* S&P 500, Nasdaq fall below 50-day moving average
* VIX up eight days in a row, longest streak in 9 years
* Alcoa shares rise in extended trading after results
* Apple briefly tops $600 bln market cap before falling
* Dow down 1.7 pct, S&P off 1.7 pct, Nasdaq off 1.8 pct
By Ryan Vlastelica
NEW YORK, April 10 The selloff in U.S. stocks
accelerated on Tuesday, as the Dow and S&P 500 dropped for a
fifth day, with the pullback coming on the cusp of earnings
The slide marked the S&P 500's worst day since Dec. 8. The
declines were the largest losses this year in terms of both
points and percentage drops for each of the three major U.S.
All S&P 500 sectors ended solidly lower, with industrial and
materials names suffering the biggest drops. About 80 percent of
shares listed on the New York Stock Exchange and the Nasdaq
Stock Market ended lower.
The major U.S. stock indexes each fell more than 1.5
percent, pushing the S&P 500 below its 50-day moving average of
1,372.30, an area viewed as a significant support level that
will make or break the current uptrend.
"Dropping below that level suggests a loss of momentum, and
it looks pretty widespread," said Katie Stockton, chief market
technician at MKM Partners in Greenwich, Connecticut, who added
that the S&P 500 could fall to about 1,350 before finding a new
level of support.
The Nasdaq also slid below its 50-day moving average and
closed below 3,000 for the first time since March 12.
Concerns about European debt have resurfaced and could be a
catalyst for further declines as the yields on riskier Italian
and Spanish debt climbed. U.S.-listed shares of Banco Santander
fell 3 percent to $6.51.
Dow component Alcoa Inc climbed 5.4 percent to $9.82
in extended trading after the aluminum maker reported its
With 5 percent of the S&P 500 components having already
reported, profits are seen rising 3.1 percent in the quarter,
according to the Thomson Reuters Director's Report.
"We've clearly seen a major slowdown in earnings, which are
dependent on global growth now that profit margins have stopped
expanding, and global growth isn't great right now with all the
issues in Europe," said Jim McDonald, chief investment
strategist at Northern Trust Global Investments in Chicago,
which has about $650 billion in assets under management.
The Dow Jones industrial average lost 213.66 points,
or 1.65 percent, to 12,715.93 at the close. The Standard &
Poor's 500 Index dropped 23.61 points, or 1.71 percent,
to 1,358.59. The Nasdaq Composite Index tumbled 55.86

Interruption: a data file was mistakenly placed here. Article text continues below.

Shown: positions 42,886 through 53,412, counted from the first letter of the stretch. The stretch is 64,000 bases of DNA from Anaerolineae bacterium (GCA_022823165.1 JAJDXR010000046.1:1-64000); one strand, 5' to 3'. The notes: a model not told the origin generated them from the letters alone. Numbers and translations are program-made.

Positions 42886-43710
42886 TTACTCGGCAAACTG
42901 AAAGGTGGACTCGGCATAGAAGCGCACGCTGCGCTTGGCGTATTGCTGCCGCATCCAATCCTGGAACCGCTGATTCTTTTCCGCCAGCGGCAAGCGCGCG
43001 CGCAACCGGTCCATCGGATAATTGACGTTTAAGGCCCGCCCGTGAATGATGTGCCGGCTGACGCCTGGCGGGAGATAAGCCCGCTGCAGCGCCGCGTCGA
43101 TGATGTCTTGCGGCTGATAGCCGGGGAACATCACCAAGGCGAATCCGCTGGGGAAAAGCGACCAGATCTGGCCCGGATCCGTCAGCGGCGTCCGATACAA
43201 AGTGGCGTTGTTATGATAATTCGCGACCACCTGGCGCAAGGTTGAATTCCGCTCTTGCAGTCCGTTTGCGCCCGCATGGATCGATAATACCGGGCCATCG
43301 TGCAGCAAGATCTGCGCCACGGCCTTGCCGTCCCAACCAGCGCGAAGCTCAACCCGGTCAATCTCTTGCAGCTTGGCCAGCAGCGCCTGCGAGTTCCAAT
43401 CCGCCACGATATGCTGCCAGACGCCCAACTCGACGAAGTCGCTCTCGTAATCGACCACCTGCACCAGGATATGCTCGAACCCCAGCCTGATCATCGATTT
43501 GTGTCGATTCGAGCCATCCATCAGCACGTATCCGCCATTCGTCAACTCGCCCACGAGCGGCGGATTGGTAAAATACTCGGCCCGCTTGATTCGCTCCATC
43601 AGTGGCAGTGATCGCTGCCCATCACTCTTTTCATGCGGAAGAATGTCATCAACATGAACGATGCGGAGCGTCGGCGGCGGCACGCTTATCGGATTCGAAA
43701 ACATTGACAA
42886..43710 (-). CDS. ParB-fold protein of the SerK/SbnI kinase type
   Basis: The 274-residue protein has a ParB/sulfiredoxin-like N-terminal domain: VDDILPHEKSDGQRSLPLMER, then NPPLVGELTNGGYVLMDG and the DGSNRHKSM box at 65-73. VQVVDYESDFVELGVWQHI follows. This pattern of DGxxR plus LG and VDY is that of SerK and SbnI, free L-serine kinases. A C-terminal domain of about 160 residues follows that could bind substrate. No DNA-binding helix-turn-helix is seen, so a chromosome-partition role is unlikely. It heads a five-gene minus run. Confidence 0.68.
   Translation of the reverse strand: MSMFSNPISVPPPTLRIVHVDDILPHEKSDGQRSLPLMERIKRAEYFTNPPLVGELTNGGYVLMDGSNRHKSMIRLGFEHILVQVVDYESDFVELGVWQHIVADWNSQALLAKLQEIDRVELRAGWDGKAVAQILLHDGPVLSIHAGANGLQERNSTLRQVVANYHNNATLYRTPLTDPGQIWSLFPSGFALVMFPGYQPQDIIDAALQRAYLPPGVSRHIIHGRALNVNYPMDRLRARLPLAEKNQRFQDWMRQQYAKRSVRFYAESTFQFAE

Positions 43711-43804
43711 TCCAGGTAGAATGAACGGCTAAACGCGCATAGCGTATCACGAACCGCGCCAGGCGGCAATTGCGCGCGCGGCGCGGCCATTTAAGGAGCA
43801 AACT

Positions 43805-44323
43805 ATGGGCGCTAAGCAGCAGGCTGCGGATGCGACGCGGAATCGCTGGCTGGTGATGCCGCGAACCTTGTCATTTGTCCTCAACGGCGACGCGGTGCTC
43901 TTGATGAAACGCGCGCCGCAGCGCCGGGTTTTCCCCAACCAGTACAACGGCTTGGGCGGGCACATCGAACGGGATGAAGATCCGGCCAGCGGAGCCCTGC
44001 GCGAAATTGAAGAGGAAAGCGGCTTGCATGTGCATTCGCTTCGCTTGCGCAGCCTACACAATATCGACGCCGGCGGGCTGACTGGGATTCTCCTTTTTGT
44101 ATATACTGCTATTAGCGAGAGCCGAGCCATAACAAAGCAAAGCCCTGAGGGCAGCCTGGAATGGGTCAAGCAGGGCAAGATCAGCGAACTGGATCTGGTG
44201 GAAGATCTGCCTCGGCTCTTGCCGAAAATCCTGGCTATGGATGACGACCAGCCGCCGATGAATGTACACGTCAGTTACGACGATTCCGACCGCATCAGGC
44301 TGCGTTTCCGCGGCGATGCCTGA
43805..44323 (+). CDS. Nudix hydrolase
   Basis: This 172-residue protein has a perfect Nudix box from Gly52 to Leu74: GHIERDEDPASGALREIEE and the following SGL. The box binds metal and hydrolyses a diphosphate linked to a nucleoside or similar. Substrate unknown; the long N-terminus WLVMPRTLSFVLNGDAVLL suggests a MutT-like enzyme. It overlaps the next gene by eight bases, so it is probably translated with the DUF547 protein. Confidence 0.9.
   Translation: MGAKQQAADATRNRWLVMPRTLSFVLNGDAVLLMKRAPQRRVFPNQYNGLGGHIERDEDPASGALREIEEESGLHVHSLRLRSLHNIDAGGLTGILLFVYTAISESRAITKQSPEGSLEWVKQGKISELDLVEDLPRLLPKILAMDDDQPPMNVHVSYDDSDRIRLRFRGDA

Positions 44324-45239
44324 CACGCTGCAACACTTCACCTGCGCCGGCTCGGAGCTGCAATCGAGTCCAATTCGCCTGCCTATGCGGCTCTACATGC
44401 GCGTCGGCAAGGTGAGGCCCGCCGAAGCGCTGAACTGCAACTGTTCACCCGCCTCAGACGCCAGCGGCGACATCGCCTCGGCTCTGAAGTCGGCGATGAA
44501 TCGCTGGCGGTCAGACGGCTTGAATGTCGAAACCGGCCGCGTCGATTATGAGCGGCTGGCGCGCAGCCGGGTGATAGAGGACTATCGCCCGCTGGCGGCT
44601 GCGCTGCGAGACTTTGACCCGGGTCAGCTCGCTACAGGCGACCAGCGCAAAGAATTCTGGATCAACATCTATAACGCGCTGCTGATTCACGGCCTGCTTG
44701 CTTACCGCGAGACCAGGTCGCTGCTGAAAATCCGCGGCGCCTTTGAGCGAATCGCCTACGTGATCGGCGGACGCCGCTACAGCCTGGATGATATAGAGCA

points, or 1.83 percent, to 2,991.22.
Volume was higher than average, with about 8.18 billion
shares traded on the New York Stock Exchange, the American Stock
Exchange and Nasdaq, above last year's daily average of 7.84
The CBOE Volatility Index jumped 8.4 percent to
20.39, and was up for the eighth straight day, its longest
streak of consecutive gains in nearly nine years. At its session
high, the VIX touched 21.06 - up almost 12 percent for the day.
The Standard & Poor's 500 Index is still up 8 percent so far
this year - compared with its gain of 12 percent at the end of
the first quarter.
But the benchmark index has fallen 4 percent in the past
five sessions, its worst streak since November, as investors
questioned the economy's strength and the U.S. Federal Reserve's
inclination to keep easy money flooding into the market.
Friday's soft U.S. payrolls report added to the U.S. stock
market's recent losses that were sparked by last Tuesday's
minutes from the Fed's March policy meeting. The Fed's minutes
were interpreted as showing the central bank was less than keen
to launch more stimulus.
A Reuters poll on Monday showed most major Wall Street banks
expect anemic growth in the U.S. job market and a struggling
economic recovery to force the Fed to undertake another round of
Apple shares dropped quickly from hitting a new
high of $644 per share to briefly top a $600 billion market
capitalization. Its stock later fell to trade down 1.2 percent
at $628.44 at the close.
Supervalu Inc shares jumped 15.2 percent to $6.13
after the third-largest U.S. supermarket operator reported
better-than-expected earnings and issued a full-year profit
forecast above Wall Street's view.
Best Buy shares hit their lowest since December 2008
and were at their session low after Chief Executive Brian Dunn
resigned after 28 years with the world's largest consumer
electronics retail chain. The stock fell 5.9 percent to $21.32,
not far above the intraday low of $21.21.